The Financial Times and The Bodley Head, an imprint of Random House UK, are proud to announce the winner of their third annual essay prize:

Edward Posnett, ‘Eiderdown’

The winning essay will be published in the Financial Times Life & Arts on 3rd January 2015. The winner will be interviewed on the Vintage Podcast and for FT.com, and will also receive:

  • £1000 and an e-publication with The Bodley Head
  • A mentoring session with The Bodley Head and Financial Times
  • A subscription to FT.com, and a selection of books from The Bodley Head

 

‘We had a record number of entries this year but one stood out: ‘Eiderdown’ is an effortlessly accomplished essay that opened an entirely unknown world to me, and did it with great style, intelligence and charm. We were thrilled to choose it as our winner.’

Stuart Williams, Publisher, The Bodley Head

‘This was the stand out winner for us. The writing was economic and precise, yet it moved seamlessly to convey a much broader narrative, from a story about the making of eiderdown to a broader take at modern capitalism. It was full of memorable historic details as well as the strong feeling you had really met some of the characters, like a sixteen year old boy whose forearms had “dozens of small scars inflicted by puffins”.’

Caroline Daniel, Editor, FT Weekend

‘I like the esoteric subject matter. It told us a lot about Icelandic culture and it offered another way to talk about globalisation. It married a particular place with a strong sense of soul. It was effortlessly accomplished writing.’

Dan Franklin, Digital Publisher, Penguin Random House UK

‘This was the opposite of fluff. It was a perfect essay with a very big subject coming out from a narrative of a small bird.’

Simon Schama

‘This was an exotic gem that combined nature writing with history and reportage. It also told me about something I knew nothing about.’

Tom Weldon, CEO, Penguin Random House UK

‘I was surprised and delighted to have been chosen as this year’s winner, particularly given the quality of previous winners’ work. It’s wonderful that the FT and the Bodley Head are committed to long-form writing, the sort of work which demands weeks of research, rather than a few hours. All young long-form writers will understand how hard it is to get your work read and published, particularly if you pursue risky projects like wild-duck chases.’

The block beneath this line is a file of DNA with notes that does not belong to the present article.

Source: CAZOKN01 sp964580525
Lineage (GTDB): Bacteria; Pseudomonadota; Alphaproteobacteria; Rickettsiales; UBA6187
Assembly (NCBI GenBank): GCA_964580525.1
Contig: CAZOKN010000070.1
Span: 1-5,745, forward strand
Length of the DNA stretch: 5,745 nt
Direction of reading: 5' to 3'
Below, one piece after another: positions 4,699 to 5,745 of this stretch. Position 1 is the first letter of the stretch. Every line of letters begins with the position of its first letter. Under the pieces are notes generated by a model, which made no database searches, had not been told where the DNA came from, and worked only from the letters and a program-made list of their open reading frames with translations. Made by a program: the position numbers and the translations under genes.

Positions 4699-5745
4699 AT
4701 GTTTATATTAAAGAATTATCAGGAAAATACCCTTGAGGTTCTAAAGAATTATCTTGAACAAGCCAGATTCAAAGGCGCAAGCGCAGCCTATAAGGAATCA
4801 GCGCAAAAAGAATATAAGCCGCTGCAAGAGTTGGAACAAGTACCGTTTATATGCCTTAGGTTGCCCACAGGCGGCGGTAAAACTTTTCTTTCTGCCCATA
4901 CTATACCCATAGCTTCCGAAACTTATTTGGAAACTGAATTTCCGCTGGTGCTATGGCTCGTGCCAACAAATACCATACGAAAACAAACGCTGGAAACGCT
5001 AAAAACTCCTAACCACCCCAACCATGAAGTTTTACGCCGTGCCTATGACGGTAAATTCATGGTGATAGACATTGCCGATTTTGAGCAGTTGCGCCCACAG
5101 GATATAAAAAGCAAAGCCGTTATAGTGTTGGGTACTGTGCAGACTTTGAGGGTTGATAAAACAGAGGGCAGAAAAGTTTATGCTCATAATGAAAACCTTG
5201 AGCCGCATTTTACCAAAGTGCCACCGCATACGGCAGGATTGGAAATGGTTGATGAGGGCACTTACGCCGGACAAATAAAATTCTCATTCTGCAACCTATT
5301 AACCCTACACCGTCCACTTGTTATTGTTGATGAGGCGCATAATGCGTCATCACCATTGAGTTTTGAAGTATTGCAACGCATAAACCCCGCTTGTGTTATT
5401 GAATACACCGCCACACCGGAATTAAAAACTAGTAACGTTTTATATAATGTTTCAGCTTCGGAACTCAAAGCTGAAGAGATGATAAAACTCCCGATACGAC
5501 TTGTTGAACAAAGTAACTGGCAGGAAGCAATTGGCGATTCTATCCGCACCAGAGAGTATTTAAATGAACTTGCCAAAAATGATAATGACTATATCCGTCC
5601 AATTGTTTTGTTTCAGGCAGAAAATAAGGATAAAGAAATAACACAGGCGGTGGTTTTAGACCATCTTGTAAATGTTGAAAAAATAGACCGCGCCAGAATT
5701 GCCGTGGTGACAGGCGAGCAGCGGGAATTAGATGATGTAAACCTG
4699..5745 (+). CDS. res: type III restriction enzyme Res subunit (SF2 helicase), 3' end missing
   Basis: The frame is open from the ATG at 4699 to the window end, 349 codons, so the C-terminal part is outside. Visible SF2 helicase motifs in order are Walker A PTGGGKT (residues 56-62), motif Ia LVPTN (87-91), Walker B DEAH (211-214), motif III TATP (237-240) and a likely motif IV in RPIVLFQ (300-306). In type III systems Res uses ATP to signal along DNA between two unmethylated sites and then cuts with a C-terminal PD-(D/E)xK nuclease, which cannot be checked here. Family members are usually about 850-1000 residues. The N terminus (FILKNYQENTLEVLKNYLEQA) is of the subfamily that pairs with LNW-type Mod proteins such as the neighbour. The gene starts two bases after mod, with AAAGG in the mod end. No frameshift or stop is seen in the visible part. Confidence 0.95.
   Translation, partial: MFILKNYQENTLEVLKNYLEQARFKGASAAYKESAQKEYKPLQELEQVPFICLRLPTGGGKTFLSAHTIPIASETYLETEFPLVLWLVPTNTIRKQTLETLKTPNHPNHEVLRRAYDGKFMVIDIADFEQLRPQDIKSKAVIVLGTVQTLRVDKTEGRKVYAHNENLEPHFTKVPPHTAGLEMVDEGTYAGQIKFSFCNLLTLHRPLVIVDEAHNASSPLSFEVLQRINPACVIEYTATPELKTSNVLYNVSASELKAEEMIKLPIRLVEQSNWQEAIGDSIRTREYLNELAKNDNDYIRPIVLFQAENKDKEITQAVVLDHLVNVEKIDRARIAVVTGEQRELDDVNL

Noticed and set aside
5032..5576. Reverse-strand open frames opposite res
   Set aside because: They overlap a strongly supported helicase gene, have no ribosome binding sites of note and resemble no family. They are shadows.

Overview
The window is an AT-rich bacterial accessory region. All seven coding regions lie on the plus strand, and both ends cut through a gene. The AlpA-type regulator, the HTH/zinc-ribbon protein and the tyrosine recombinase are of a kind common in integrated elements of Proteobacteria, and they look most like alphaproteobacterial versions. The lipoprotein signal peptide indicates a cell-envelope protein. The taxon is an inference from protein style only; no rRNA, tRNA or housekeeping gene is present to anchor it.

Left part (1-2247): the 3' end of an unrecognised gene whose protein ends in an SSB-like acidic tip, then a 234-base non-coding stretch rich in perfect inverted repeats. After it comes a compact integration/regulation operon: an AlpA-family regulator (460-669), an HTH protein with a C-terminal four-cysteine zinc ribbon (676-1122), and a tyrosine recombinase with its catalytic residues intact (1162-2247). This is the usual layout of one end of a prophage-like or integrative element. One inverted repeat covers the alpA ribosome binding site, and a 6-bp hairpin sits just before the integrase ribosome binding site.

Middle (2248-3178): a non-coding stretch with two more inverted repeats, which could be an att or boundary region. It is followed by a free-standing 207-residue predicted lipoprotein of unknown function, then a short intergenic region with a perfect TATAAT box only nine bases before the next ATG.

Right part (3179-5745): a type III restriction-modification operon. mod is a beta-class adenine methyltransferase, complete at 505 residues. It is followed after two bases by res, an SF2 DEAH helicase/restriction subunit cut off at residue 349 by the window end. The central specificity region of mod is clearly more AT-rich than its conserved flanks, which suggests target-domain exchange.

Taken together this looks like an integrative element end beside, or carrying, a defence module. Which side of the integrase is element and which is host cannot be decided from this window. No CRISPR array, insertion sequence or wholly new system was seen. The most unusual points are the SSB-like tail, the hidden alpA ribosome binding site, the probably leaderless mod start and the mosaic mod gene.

Edward Posnett, 2014 prize-winner

 

The Financial Times has been a byword for quality writing since 1888, home to some of the world’s best journalists and feature writers, including Martin Wolf, Lucy Kellaway and Gillian Tett. The Bodley Head publishes a distinguished list of non-fiction books by writers including Simon Schama, Karen Armstrong, Jeffrey Sachs and Roger Penrose.

The Bodley Head/Financial Times Essay Prize aims to discover global young talent in long-form essay writing. The competition is open to anyone between 18-35 years old who want their work read and judged by historian Simon Schama, Tom Weldon (CEO, Penguin Random House UK), Stuart Williams (Publisher, The Bodley Head), Dan Franklin (Digital Publisher, Random House Group), Caroline Daniel (Editor, FT Weekend) and Lucy Tuck (Editor of FT Life & Arts).

Judges look for a dynamic, authoritative and lively essay of no more than 3,500 words. It can be journalistic, a case study, wide-ranging or minutely focused. In keeping with the ethos of both sponsors, it can address any topic – from finance and current affairs to history and scientific discovery. We aren’t looking for a particular subject; we’re simply looking for quality writing.

 

 

For further information please contact:

 

Maria Garbutt-Lucero

Random House

mgarbuttlucero@randomhouse.co.uk

+4420 7840 8563

 

Kristina Eriksson

Financial Times

kristina.eriksson@ft.com

+ 44 20 7873 4961

 

Visit ft.com/essayprize2014 for further information and follow the competition using #BHFTessaycomp.

 

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